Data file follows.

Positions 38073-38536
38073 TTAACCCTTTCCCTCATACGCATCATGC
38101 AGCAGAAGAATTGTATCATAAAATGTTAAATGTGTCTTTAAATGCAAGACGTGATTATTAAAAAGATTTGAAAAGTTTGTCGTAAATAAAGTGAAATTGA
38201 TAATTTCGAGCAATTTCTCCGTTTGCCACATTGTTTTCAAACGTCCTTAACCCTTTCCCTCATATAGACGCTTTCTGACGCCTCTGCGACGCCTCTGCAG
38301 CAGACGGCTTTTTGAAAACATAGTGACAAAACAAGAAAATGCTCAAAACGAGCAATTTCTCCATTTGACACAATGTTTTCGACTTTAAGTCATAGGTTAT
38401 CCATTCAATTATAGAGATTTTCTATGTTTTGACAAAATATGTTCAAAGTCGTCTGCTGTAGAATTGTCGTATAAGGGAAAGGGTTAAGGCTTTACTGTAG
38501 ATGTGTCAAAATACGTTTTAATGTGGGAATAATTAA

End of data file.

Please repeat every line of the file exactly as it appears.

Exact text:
Positions 38073-38536
38073 TTAACCCTTTCCCTCATACGCATCATGC
38101 AGCAGAAGAATTGTATCATAAAATGTTAAATGTGTCTTTAAATGCAAGACGTGATTATTAAAAAGATTTGAAAAGTTTGTCGTAAATAAAGTGAAATTGA
38201 TAATTTCGAGCAATTTCTCCGTTTGCCACATTGTTTTCAAACGTCCTTAACCCTTTCCCTCATATAGACGCTTTCTGACGCCTCTGCGACGCCTCTGCAG
38301 CAGACGGCTTTTTGAAAACATAGTGACAAAACAAGAAAATGCTCAAAACGAGCAATTTCTCCATTTGACACAATGTTTTCGACTTTAAGTCATAGGTTAT
38401 CCATTCAATTATAGAGATTTTCTATGTTTTGACAAAATATGTTCAAAGTCGTCTGCTGTAGAATTGTCGTATAAGGGAAAGGGTTAAGGCTTTACTGTAG
38501 ATGTGTCAAAATACGTTTTAATGTGGGAATAATTAA